So, you are thinking about grad school. Maybe you’ve finished your bachelor’s degree and your peers are encouraging you to keep going. Maybe you have reached a ceiling at your job and you can’t keep advancing without a higher degree. Or maybe you just have a thirst for knowledge. But grad school is expensive, time consuming and difficult. In the end, it may not yield the results that you had hoped.
Here are four critical questions to consider when deciding.
Before racking up tens of thousands in debt, do some soul searching and determine exactly why you want to go to graduate school.
If you are honest with yourself, don’t consider graduate school if you:
Grad school might be a good option if:
If you have a specific position in mind, check what is required for the job. How is graduate education viewed in your field? Take a little time and look at LinkedIn profiles of professionals in your field and see what they did to get to where they are now. Perhaps you should pursue more education, or perhaps it would be just as beneficial to get more work experience. Work experience is a better option if possible, because it pays you, instead of you paying it.
It’s no secret that grad school costs a lot of money, so before you move forward, determine exactly what the costs will be and how you will pay for them. A master’s degree can cost anywhere from $30,000 to $120,000. And while tuition is usually the largest chunk of money, it isn’t the only cost you need to consider.
Look into all of these expenses when figuring out the total cost of going back to school:
Try out this grad school budget sheet from TheMuse to help you calculate all potential expenses. Then, look into what options you have to stay afloat through these years of education. Find out what financial aid is available, what loan options you have and how and when you could pay them back, if you could work for your school teaching or doing research during your degree, etc.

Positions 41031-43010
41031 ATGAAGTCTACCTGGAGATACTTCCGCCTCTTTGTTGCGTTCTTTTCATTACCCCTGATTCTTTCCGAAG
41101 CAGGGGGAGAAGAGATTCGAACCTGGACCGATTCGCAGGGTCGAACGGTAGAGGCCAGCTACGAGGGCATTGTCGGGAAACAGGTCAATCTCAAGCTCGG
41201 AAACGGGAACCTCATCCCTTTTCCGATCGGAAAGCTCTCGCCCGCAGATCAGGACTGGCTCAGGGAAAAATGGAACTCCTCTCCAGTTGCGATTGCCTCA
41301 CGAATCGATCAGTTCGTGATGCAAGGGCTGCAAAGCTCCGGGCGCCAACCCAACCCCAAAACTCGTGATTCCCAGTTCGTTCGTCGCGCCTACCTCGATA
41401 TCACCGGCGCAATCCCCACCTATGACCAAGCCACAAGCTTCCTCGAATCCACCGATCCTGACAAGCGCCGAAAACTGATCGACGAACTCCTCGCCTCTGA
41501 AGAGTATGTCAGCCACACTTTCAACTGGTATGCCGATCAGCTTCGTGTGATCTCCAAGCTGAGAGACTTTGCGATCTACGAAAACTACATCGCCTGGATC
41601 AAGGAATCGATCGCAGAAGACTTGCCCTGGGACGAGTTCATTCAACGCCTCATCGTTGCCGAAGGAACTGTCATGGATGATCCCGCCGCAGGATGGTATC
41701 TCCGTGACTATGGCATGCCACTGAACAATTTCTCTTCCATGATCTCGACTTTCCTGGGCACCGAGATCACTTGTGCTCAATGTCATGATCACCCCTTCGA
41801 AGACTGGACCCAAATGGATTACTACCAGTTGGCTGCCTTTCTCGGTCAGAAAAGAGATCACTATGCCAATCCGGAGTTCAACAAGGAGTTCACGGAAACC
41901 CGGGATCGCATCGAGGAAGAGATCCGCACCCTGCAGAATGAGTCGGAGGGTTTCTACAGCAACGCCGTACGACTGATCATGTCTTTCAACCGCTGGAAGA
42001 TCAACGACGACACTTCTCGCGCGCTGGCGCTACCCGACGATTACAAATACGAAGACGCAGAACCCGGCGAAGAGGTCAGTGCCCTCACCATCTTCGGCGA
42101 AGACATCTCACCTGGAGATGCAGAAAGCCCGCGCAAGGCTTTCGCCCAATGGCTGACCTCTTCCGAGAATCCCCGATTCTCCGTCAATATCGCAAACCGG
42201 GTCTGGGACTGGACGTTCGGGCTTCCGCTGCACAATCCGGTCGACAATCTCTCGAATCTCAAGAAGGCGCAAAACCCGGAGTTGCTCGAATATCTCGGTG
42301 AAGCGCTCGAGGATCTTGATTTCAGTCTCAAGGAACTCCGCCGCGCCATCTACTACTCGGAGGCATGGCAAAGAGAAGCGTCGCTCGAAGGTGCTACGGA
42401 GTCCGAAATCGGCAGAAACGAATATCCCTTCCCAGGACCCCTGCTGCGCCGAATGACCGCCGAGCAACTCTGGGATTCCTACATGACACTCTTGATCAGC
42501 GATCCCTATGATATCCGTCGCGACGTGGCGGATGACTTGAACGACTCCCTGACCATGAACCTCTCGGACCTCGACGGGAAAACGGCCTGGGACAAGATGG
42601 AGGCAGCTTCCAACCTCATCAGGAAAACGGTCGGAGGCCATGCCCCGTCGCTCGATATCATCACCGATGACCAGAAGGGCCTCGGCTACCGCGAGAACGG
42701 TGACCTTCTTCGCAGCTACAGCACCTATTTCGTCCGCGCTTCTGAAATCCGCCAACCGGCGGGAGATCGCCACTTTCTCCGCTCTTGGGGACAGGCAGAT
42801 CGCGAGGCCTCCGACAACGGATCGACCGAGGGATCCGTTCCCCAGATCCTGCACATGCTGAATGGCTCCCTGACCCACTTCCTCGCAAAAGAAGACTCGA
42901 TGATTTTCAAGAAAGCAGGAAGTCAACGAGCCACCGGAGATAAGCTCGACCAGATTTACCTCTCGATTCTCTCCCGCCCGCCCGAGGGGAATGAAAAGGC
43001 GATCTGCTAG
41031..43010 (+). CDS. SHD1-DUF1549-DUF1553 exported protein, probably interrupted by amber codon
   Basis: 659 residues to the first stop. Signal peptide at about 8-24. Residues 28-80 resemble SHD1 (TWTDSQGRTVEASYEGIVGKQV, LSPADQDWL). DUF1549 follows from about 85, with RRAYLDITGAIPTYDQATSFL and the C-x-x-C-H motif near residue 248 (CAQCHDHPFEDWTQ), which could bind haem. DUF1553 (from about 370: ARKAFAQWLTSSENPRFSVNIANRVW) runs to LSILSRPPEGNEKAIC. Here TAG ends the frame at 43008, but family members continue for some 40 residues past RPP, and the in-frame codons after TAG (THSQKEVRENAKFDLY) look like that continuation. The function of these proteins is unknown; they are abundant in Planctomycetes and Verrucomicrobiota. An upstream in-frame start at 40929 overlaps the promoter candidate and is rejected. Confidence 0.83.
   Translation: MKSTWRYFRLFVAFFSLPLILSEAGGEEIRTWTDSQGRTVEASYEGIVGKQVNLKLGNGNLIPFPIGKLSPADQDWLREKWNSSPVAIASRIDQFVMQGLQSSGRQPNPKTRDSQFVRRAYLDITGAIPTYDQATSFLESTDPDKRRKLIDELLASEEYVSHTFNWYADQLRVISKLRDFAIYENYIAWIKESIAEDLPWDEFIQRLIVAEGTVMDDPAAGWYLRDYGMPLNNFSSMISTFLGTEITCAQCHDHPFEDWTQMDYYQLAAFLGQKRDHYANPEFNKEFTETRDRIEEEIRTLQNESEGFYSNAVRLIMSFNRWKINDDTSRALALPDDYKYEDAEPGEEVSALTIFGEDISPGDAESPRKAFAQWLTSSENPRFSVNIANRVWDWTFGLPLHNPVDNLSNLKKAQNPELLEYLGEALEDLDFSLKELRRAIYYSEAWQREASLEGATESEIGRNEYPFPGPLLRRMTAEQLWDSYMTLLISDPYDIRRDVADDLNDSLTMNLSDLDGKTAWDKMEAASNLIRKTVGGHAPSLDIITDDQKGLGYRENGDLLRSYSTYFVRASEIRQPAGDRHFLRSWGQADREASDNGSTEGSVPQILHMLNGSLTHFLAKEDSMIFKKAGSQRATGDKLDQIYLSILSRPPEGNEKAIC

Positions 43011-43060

Consider a few years down the road too—what is your expected salary after you earn the degree? Determine your return on investment. Will you earn enough afterwards to repay your loans? The answer could easily be yes. Increasingly, the answer is no. Just because you are more educated in a field doesn’t mean you will automatically get paid more. Grad degrees that don’t pay are centered around, not surprisingly, education, social work and the arts.
Employment prospects vary depending on the field you choose to enter. Some industries are over-saturated with educated people looking for work, making it more difficult to have a really successful career. Others are booming and need more qualified job seekers to fill positions. Before putting time and money into a degree, be sure to research the job market in your field of interest.
Now, if the market is tough, it doesn’t mean you shouldn’t go to grad school and pursue your field of interest, but you should be aware that the job hunt might be challenging. Take into account the time it may take and include that in your projected budget and expectations. You may have to work in a restaurant at night and job search during the day. If you really feel strongly about your field, it will be worth it in the end.
Go over your options with people you trust and respect. Determine what your real motives are, and follow your career goals with an informed and measured methodology. It’s possible that you can reach the heights of your field with minimal formal education, an option that means less time and energy and a lot less debt.
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